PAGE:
Image (1) Apple-HQ.jpg for post 58955

We’ve written about former Apple employee Wayne Goodrich before. Back in 2012 he launched a lawsuit against Apple claiming that co-founder Steve Jobs told him in 2005 he’d be guaranteed a job for life at the company. That was after being fired by Apple a year after Jobs’ death despite his guarantee of job security. Now, Goodrich, who was an executive producer of public presentations and with Apple for almost 20 years, has been given the go ahead for the lawsuit by a judge in Santa Clara (via BizJournals):

Santa Clara County Superior Court Judge Carol Overton indicated she would deny Apple’s request for summary judgment in the case, which was filed in 2012 and alleges breach of contract and unfair business practices related to Goodrich‘s firing, among other things.

“The evidence simply did not show (Apple marketing chief) Phil Schiller knew the amount of the restricted stock units when he made the decision to terminate,” Joseph C. Liburt, the Orrick, Herrington & Sutcliffe LLP attorney representing Apple, said in court.

The lawsuit is seeking restricted stock units and damages for lost wages worth approximately $1 million and claims Goodrich was fired for “business reasons” despite Jobs’ promise of a job for life.

We reached out to Goodrich for comment but have yet to hear back.

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13 Responses to “Judge allows lawsuit by former Apple employee claiming Steve Jobs promised job security”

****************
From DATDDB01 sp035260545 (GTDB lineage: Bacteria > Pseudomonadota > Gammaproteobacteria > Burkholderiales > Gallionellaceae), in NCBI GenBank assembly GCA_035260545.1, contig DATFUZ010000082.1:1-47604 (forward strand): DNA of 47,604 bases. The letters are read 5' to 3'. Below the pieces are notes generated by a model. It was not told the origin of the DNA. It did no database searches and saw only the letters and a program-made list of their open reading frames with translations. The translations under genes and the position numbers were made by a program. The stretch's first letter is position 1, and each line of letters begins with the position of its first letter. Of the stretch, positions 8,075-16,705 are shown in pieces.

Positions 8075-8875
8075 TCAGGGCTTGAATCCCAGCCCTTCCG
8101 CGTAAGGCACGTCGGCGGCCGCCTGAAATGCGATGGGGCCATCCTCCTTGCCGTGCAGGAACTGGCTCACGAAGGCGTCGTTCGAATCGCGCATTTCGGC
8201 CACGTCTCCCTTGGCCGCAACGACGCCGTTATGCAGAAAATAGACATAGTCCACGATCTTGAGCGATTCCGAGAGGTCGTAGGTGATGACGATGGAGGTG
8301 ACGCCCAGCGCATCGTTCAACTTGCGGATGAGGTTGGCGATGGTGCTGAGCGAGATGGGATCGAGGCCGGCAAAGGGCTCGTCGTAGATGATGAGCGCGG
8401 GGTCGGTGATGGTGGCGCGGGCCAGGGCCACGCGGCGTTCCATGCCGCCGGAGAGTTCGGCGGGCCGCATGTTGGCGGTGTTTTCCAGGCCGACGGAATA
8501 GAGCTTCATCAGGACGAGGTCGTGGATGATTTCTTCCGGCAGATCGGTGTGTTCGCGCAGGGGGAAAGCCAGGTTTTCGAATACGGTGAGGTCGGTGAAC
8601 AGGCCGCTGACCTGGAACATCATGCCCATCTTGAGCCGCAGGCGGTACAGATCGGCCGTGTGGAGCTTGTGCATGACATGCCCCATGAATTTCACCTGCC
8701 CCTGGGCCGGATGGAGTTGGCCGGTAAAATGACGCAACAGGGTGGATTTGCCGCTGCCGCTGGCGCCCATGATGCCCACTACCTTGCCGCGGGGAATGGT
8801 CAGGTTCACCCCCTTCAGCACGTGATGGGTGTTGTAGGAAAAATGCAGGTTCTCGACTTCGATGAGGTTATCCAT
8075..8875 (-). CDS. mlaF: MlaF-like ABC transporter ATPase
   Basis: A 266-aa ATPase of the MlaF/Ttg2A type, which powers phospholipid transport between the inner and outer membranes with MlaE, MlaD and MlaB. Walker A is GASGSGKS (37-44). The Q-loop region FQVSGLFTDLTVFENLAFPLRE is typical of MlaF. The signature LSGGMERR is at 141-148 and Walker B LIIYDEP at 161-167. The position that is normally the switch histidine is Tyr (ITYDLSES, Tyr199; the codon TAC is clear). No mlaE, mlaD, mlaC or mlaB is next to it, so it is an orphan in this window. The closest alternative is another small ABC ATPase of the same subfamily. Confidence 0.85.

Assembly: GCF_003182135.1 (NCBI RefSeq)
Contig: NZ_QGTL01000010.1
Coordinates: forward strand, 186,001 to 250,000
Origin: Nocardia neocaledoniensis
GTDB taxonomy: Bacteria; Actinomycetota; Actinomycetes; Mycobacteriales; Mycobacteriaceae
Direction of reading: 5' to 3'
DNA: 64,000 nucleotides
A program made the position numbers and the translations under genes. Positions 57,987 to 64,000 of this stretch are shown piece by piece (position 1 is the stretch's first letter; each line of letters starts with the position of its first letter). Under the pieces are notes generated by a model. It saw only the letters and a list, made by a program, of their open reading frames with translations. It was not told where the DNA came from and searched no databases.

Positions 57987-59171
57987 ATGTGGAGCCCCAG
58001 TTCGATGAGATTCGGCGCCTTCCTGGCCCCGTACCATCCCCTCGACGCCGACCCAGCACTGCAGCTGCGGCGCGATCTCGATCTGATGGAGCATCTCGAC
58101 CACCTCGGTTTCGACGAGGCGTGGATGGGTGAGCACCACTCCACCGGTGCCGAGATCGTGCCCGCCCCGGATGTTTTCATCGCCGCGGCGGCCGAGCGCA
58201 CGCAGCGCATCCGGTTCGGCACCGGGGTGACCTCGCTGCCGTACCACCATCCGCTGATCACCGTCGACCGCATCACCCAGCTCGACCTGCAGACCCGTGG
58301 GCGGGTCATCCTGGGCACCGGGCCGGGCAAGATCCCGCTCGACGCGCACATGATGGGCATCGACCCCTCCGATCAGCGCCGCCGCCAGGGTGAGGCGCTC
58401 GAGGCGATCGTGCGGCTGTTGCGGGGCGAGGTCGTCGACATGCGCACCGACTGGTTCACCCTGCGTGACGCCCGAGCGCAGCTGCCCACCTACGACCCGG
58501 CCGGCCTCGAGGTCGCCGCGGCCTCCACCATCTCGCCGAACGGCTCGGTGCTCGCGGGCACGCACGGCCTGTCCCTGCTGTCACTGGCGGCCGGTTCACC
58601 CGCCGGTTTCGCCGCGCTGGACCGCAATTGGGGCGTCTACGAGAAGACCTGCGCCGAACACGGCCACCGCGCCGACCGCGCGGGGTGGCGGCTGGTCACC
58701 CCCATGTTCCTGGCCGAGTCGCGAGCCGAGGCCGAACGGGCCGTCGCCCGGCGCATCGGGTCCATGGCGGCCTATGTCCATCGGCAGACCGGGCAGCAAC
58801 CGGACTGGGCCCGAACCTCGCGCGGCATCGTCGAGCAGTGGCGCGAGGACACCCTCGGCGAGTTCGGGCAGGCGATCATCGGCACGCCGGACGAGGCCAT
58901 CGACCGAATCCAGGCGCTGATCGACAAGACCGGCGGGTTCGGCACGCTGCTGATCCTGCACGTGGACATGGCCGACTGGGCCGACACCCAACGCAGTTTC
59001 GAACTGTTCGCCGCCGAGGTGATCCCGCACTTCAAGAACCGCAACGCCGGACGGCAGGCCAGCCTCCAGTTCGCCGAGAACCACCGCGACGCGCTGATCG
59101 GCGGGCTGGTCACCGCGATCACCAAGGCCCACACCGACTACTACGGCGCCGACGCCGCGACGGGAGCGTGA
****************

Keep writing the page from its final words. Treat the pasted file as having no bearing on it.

1. togetherinparis says:

    Yeah, well, Bill Clinton told me I’d get a job with the administration over national radio and nothing happened. This poor guy should just decide to move on and forget about Apple. Once it goes to the lawyers, that’s it.


  2. Maybe Wayne did get a ‘job for life’ promise. He just misunderstood whose life the promise extended to.


  3. Kevin Toyer says:

    Two words, “At will” employment in CA. Either party can terminate employment for any reasons at any time


    • jkdman123 says:

      Two words, ‘Verbal Contract’. Jobs had the authority to make the contract. If he actually said this to Goodrich, then Goodrich has a case. Period.


      • Kevin Toyer says:

        Oral contracts contracts are legally binding under California law, however, are very difficult to legally establish their terms of the verbal contract or even if the conversation ever took place


  4. rahhbriley says:

    “A lifetime guarantee to work for Apple? Sure thing, can we get that in writing?” He may have been told that, but anything taking longer than a year to complete, you should really have in writing. And not that it’s the same, but Steve is known for saying one thing and doing another.

    Shitty? Maybe. Illegal? I wouldn’t think so.


  5. shareef777 says:

    Did they promise him how much he’d make? They could hire him at an hourly rate and only giving him one hour to work per year.


  6. drtyrell969 says:

    Yeah, because lifetime jobs exist everywhere.


  7. Did Steve happen to mention who’s life?


  8. Ed Lucas says:

    another black eye for tim cook


  9. rettun1 says:

    The article didn’t specify whether or not it was a pinky promise